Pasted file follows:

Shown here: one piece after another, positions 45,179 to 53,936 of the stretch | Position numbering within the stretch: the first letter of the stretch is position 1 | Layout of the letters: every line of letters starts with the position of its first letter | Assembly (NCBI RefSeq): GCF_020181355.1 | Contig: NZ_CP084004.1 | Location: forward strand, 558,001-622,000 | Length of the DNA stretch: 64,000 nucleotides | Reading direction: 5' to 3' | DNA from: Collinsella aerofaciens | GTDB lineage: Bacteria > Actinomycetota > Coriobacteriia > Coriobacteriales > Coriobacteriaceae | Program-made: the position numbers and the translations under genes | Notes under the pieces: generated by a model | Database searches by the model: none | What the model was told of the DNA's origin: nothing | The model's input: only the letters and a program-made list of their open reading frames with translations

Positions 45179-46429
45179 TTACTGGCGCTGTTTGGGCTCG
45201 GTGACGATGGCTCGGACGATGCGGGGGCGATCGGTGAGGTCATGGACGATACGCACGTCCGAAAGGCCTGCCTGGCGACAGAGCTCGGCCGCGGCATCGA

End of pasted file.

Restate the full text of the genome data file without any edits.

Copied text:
Shown here: one piece after another, positions 45,179 to 53,936 of the stretch | Position numbering within the stretch: the first letter of the stretch is position 1 | Layout of the letters: every line of letters starts with the position of its first letter | Assembly (NCBI RefSeq): GCF_020181355.1 | Contig: NZ_CP084004.1 | Location: forward strand, 558,001-622,000 | Length of the DNA stretch: 64,000 nucleotides | Reading direction: 5' to 3' | DNA from: Collinsella aerofaciens | GTDB lineage: Bacteria > Actinomycetota > Coriobacteriia > Coriobacteriales > Coriobacteriaceae | Program-made: the position numbers and the translations under genes | Notes under the pieces: generated by a model | Database searches by the model: none | What the model was told of the DNA's origin: nothing | The model's input: only the letters and a program-made list of their open reading frames with translations

Positions 45179-46429
45179 TTACTGGCGCTGTTTGGGCTCG
45201 GTGACGATGGCTCGGACGATGCGGGGGCGATCGGTGAGGTCATGGACGATACGCACGTCCGAAAGGCCTGCCTGGCGACAGAGCTCGGCCGCGGCATCGA